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Blindness enhances auditory obstacle circumvention: Assessing echolocation, sensory substitution, and visual-based navigation.

Abstract Performance for an obstacle circumvention task was assessed under conditions of visual, auditory only (using echolocation) and tactile (using a sensory substitution device, SSD) guidance. A Vicon motion capture system was used to measure human movement kinematics objectively. Ten normally sighted participants, 8 blind non-echolocators, and 1 blind expert echolocator navigated around a 0.6 x 2 m obstacle that was varied in position across trials, at the midline of the participant or 25 cm to the right or left. Although visual guidance was the most effective, participants successfully circumvented the obstacle in the majority of trials under auditory or SSD guidance. Using audition, blind non-echolocators navigated more effectively than blindfolded sighted individuals with fewer collisions, lower movement times, fewer velocity corrections and greater obstacle detection ranges. The blind expert echolocator displayed performance similar to or better than that for the other groups using audition, but was comparable to that for the other groups using the SSD. The generally better performance of blind than of sighted participants is consistent with the perceptual enhancement hypothesis that individuals with severe visual deficits develop improved auditory abilities to compensate for visual loss, here shown by faster, more fluid, and more accurate navigation around obstacles using sound.
PMID
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Authors

Mayor MeshTerms

Sound Localization

Spatial Processing

Keywords
Journal Title plos one
Publication Year Start




PMID- 28407000
OWN - NLM
STAT- MEDLINE
DA  - 20170413
DCOM- 20170420
LR  - 20170420
IS  - 1932-6203 (Electronic)
IS  - 1932-6203 (Linking)
VI  - 12
IP  - 4
DP  - 2017
TI  - Blindness enhances auditory obstacle circumvention: Assessing echolocation,
      sensory substitution, and visual-based navigation.
PG  - e0175750
LID - 10.1371/journal.pone.0175750 [doi]
AB  - Performance for an obstacle circumvention task was assessed under conditions of
      visual, auditory only (using echolocation) and tactile (using a sensory
      substitution device, SSD) guidance. A Vicon motion capture system was used to
      measure human movement kinematics objectively. Ten normally sighted participants,
      8 blind non-echolocators, and 1 blind expert echolocator navigated around a 0.6 x
      2 m obstacle that was varied in position across trials, at the midline of the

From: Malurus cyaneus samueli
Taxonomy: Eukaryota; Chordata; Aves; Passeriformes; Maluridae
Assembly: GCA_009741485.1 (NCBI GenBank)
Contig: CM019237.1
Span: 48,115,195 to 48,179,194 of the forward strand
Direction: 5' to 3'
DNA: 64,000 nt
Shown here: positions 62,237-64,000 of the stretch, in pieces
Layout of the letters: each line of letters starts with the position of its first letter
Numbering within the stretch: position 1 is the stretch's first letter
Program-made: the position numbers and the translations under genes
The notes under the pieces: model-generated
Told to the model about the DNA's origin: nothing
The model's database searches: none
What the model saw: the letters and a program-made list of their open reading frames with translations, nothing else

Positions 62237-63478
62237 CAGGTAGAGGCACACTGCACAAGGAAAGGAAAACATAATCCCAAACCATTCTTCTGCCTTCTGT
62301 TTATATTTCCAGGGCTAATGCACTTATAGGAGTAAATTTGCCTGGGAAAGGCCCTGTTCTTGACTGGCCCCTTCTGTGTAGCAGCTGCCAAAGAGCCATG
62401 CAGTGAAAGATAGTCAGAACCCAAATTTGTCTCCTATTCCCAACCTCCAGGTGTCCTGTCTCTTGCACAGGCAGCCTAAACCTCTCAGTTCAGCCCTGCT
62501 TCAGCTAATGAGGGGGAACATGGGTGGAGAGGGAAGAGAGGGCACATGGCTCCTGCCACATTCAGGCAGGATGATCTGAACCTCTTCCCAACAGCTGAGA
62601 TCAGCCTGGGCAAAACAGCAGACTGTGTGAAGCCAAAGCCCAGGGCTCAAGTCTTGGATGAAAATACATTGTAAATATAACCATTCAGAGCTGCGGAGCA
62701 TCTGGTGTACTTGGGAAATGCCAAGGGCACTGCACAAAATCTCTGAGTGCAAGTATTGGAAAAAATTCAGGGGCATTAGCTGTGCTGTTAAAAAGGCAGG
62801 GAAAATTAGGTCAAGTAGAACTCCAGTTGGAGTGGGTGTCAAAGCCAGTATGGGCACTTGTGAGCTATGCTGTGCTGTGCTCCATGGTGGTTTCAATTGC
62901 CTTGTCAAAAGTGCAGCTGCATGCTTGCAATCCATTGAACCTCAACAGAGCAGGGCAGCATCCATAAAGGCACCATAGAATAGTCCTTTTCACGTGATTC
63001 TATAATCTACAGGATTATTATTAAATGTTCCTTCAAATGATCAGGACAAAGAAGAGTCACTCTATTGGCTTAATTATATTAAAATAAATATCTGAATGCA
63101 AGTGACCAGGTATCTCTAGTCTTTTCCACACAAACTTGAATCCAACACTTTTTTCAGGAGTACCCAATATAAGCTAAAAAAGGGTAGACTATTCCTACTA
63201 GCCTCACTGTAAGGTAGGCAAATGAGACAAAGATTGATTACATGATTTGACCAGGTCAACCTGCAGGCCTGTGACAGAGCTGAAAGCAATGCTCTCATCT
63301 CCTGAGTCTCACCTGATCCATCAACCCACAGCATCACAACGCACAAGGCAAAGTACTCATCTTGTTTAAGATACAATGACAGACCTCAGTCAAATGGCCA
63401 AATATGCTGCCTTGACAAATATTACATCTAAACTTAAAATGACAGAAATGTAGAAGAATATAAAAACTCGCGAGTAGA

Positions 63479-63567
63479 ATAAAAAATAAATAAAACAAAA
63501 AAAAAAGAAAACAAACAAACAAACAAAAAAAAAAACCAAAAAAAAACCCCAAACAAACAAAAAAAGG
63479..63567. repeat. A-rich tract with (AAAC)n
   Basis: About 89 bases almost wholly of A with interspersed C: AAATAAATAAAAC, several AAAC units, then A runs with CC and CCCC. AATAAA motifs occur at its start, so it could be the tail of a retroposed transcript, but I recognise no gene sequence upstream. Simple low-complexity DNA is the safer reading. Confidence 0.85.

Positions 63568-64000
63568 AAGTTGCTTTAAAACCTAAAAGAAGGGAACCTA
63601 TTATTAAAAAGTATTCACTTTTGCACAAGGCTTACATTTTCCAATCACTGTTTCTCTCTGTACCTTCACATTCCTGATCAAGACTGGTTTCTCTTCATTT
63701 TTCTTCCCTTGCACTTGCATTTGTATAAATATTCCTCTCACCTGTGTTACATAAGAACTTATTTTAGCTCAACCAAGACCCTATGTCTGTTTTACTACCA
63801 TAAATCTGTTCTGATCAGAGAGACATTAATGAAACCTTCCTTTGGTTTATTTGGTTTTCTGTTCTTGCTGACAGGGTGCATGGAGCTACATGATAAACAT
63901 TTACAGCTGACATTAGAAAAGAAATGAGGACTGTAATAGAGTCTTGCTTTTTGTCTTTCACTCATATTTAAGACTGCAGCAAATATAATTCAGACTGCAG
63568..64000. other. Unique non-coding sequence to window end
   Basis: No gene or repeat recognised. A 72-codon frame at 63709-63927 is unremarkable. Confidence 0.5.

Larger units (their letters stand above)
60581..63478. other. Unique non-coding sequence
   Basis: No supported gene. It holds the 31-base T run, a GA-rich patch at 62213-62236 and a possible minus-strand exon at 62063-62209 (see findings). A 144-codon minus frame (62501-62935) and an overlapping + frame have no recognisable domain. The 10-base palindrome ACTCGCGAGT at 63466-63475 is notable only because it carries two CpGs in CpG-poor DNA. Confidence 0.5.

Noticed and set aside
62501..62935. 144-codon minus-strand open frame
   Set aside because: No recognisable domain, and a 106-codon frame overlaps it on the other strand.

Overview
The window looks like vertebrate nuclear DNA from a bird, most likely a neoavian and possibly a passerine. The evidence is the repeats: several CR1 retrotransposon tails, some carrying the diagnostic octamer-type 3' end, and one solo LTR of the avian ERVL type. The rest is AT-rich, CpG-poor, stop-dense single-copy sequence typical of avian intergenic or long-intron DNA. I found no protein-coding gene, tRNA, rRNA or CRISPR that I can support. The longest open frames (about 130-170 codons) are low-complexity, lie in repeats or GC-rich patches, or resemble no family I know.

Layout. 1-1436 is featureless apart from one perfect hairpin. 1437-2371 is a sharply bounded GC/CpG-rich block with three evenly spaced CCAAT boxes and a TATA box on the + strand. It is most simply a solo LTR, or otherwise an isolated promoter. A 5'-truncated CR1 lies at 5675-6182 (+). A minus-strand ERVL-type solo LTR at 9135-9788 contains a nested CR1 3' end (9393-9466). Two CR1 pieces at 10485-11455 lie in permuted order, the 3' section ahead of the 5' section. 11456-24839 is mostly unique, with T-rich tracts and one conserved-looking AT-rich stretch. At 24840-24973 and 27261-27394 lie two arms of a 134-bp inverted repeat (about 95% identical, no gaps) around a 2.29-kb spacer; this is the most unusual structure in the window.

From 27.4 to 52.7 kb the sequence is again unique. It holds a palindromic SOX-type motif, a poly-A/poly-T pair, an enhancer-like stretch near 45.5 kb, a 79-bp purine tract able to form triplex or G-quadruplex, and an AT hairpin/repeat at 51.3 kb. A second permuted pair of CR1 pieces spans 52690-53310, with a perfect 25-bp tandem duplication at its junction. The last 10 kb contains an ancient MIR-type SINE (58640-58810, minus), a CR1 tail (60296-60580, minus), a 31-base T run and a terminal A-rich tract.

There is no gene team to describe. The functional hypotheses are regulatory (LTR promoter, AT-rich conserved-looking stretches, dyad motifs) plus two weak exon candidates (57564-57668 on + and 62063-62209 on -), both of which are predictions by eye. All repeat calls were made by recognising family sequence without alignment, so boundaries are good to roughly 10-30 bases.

participant or 25 cm to the right or left. Although visual guidance was the most 
      effective, participants successfully circumvented the obstacle in the majority of
      trials under auditory or SSD guidance. Using audition, blind non-echolocators
      navigated more effectively than blindfolded sighted individuals with fewer
      collisions, lower movement times, fewer velocity corrections and greater obstacle
      detection ranges. The blind expert echolocator displayed performance similar to
      or better than that for the other groups using audition, but was comparable to
      that for the other groups using the SSD. The generally better performance of
      blind than of sighted participants is consistent with the perceptual enhancement 
      hypothesis that individuals with severe visual deficits develop improved auditory
      abilities to compensate for visual loss, here shown by faster, more fluid, and
      more accurate navigation around obstacles using sound.
FAU - Kolarik, Andrew J
AU  - Kolarik AJ
AUID- ORCID: http://orcid.org/0000-0002-5121-7512
AD  - Vision and Eye Research Unit (VERU), Postgraduate Medical Institute, Anglia
      Ruskin University, Cambridge, United Kingdom.
AD  - Department of Psychology, University of Cambridge, Cambridge, United Kingdom.
AD  - Centre for the Study of the Senses, Institute of Philosophy, University of
      London, London, United Kingdom.
FAU - Scarfe, Amy C
AU  - Scarfe AC
AD  - Vision and Eye Research Unit (VERU), Postgraduate Medical Institute, Anglia
      Ruskin University, Cambridge, United Kingdom.
AD  - Department of Clinical Engineering, Medical Imaging and Medical Physics
      Directorate, Sheffield Teaching Hospitals NHS Foundation Trust, Sheffield, United
      Kingdom.
FAU - Moore, Brian C J
AU  - Moore BC
AD  - Department of Psychology, University of Cambridge, Cambridge, United Kingdom.
FAU - Pardhan, Shahina
AU  - Pardhan S
AD  - Vision and Eye Research Unit (VERU), Postgraduate Medical Institute, Anglia
      Ruskin University, Cambridge, United Kingdom.
LA  - eng
PT  - Journal Article
DEP - 20170413
PL  - United States
TA  - PLoS One
JT  - PloS one
JID - 101285081
SB  - IM
MH  - Adult
MH  - Biomechanical Phenomena
MH  - Blindness/*physiopathology
MH  - Female
MH  - Humans
MH  - Male
MH  - Middle Aged
MH  - Motion Perception
MH  - *Sound Localization
MH  - *Spatial Processing
MH  - Touch Perception
MH  - Young Adult
EDAT- 2017/04/14 06:00
MHDA- 2017/04/21 06:00
CRDT- 2017/04/14 06:00
PHST- 2016/11/25 [received]
PHST- 2017/03/30 [accepted]
AID - 10.1371/journal.pone.0175750 [doi]
AID - PONE-D-16-43011 [pii]
PST - epublish
SO  - PLoS One. 2017 Apr 13;12(4):e0175750. doi: 10.1371/journal.pone.0175750.
      eCollection 2017.

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